This.....

    The only critters in the woods that are brave enough to try and steal food that is in my possession are the mice...
    Colorless green ideas sleep furiously.

  12. #72
    Springer to Elk Park, NC/Andover to Katahdin
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    Quote Originally Posted by Sarcasm the elf View Post
    This.....

    The only critters in the woods that are brave enough to try and steal food that is in my possession are the mice...
    Ditto.....
    I am not young enough to know everything.

  13. #73

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    Quote Originally Posted by Echraide View Post
    There used to be a first-hand account floating around on here about a tent ripped open by a bear while the hiker was sleeping in it, maybe around Mt. Washington? I couldn't find the post in a search but I remember reading it.
    You may be thinking of the “bear attack” in the NorthCarolina Black Balsams next to the Shining Rock Wilderness last fall. The press said a bear attacked campers intent and took their food. A PisgahDistrict ranger was quoted as saying, “There was one incident when a bear madecontact with a tent.” The unofficial storyis that two campers decided to store their food in an empty tent and sleep inanother (and they blamed the poor bear). The Forest Service then recommended to hang food while in the area. However, there were six other incidents reportedto the FS last fall before they suspending overnight camping in Shining Rock andthe Graveyard Fields – all six “incidents” were bears stealing food bags fromtrees. Go figure.

  14. #74
    Registered User hikingshoes's Avatar
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    I like to make it to camp early so I'll have time to find a good tree to hang my food bag. I think a lot of thru-hikers are pushing to many miles, and by the time you make it to camp your so tired you dont care where you hang your food bag nor hang it right.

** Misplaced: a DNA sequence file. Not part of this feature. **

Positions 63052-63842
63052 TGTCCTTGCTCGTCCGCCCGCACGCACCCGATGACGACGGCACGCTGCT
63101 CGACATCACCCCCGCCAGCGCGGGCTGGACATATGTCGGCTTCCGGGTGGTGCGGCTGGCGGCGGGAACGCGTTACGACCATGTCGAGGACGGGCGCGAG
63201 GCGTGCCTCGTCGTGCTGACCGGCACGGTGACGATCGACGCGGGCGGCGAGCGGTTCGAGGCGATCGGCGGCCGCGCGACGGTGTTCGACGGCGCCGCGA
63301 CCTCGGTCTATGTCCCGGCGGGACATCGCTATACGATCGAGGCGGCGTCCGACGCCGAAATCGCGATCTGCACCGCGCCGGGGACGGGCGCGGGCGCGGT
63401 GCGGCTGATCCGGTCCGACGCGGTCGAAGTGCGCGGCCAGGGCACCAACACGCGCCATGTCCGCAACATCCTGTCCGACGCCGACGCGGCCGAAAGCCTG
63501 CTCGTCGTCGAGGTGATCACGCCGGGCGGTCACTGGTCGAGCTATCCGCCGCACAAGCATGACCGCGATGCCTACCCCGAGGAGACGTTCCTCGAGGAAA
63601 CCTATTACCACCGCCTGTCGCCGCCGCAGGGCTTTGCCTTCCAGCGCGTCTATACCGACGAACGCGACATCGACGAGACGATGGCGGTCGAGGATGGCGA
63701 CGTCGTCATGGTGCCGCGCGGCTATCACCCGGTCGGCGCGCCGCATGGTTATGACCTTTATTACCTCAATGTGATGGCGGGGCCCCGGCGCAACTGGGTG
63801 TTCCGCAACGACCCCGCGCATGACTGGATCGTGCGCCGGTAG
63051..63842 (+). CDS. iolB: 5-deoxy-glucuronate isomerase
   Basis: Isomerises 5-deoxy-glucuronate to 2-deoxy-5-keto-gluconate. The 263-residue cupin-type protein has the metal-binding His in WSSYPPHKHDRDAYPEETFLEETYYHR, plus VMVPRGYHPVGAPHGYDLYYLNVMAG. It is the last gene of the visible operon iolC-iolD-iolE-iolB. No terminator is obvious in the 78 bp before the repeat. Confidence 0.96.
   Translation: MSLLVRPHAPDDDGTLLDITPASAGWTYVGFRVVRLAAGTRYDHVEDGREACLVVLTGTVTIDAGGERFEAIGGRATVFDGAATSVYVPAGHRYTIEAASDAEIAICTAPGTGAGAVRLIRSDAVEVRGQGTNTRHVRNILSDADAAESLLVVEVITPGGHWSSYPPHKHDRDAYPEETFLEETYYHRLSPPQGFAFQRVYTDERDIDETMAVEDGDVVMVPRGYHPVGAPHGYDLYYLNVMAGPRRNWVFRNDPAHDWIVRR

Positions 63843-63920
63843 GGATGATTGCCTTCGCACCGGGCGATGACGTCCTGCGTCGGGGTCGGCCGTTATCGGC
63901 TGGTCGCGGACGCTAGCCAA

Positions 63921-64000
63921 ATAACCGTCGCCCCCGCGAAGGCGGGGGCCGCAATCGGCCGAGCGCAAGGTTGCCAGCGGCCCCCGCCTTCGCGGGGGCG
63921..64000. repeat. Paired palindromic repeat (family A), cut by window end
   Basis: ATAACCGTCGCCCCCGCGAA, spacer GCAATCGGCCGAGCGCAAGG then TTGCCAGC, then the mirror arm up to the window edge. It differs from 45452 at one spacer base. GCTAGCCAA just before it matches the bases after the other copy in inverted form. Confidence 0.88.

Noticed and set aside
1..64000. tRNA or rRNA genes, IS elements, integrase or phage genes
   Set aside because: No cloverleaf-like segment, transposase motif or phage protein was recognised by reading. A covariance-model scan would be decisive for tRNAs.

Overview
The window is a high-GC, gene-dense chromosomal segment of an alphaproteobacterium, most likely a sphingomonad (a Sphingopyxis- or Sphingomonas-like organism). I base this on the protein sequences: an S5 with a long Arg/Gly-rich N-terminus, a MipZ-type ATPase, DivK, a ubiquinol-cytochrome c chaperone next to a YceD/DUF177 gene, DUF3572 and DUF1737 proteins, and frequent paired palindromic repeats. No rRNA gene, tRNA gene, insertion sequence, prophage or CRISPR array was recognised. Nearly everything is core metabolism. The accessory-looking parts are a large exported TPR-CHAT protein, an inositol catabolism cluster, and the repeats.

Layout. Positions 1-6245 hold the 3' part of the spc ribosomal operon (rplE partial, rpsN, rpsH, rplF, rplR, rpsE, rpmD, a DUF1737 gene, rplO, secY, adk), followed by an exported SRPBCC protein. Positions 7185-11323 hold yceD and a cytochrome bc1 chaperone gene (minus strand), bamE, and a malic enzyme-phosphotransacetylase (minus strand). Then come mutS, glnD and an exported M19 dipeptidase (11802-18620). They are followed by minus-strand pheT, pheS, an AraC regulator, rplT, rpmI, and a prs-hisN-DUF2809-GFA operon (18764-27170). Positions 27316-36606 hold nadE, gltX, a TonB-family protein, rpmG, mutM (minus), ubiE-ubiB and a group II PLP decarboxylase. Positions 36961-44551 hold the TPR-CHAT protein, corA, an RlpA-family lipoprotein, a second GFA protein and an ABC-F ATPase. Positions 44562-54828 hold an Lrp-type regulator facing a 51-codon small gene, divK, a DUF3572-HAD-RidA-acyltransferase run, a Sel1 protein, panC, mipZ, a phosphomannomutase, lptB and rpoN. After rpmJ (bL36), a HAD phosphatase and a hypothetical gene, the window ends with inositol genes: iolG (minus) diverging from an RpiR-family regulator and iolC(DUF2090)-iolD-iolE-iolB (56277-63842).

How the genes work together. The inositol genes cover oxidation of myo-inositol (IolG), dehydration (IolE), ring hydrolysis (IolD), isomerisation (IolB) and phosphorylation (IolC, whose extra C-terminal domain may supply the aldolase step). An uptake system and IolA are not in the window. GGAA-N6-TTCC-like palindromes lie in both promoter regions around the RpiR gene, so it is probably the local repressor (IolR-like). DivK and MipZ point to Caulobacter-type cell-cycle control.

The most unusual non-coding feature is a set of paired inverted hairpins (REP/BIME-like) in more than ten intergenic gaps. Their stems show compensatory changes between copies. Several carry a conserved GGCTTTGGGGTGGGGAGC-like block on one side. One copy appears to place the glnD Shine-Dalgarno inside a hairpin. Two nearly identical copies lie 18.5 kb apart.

15. #75
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    Quote Originally Posted by hikerboy57 View Post
    "when done properly" is key.most have no clue,this spring i saw bags hung on shrubs outside tents, as well as bags hung too close to the tree trunk or on too heavy a branch.these are the bags that ruin the bear, not the food bag i use as a pillow( i use lopsak odor proof liners). theyre attracted to the smells of the hanging fruit, and when its easy to pluck the fruit off the vine,well thats when bears become a problem.
    The more I piece your method together, the more I see logic in it. This subject was the 1st one I debated you on when I first joined Whiteblaze. At the time, I believed your method was purely born of laziness. I now concede that there is far more danger of ruining bears via improper hangs than there is in what you are doing. I also concede that your method is a logical plan that is mindful of the bear's safety. I fully agree with your fruit off the vine analogy. An improper hang is a plan begging for failure. Having said that, I will still be hanging my food and doing it right.
    In the end, it's not the years in your life that count. It's the life in your years. - Abraham Lincoln

  16. #76
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    Quote Originally Posted by The Ace View Post
    You may be thinking of the “bear attack” in the NorthCarolina Black Balsams next to the Shining Rock Wilderness last fall. The press said a bear attacked campers intent and took their food.
    No, this wasn't characterized as an attack but as a tent ripped open and stuff taken during the night while the hiker was in the tent. The hiker said there was no food in the tent and they ran out and chased the bear thinking it was a raccoon or something! I'm sure it happened in New England.

  17. #77

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    Ten feet up, ten feet out... Simple.

    It's the last thing I do in camp, and sometimes that means I'm not in 'hiking shape,' yet somehow I always seem to get it done and done right.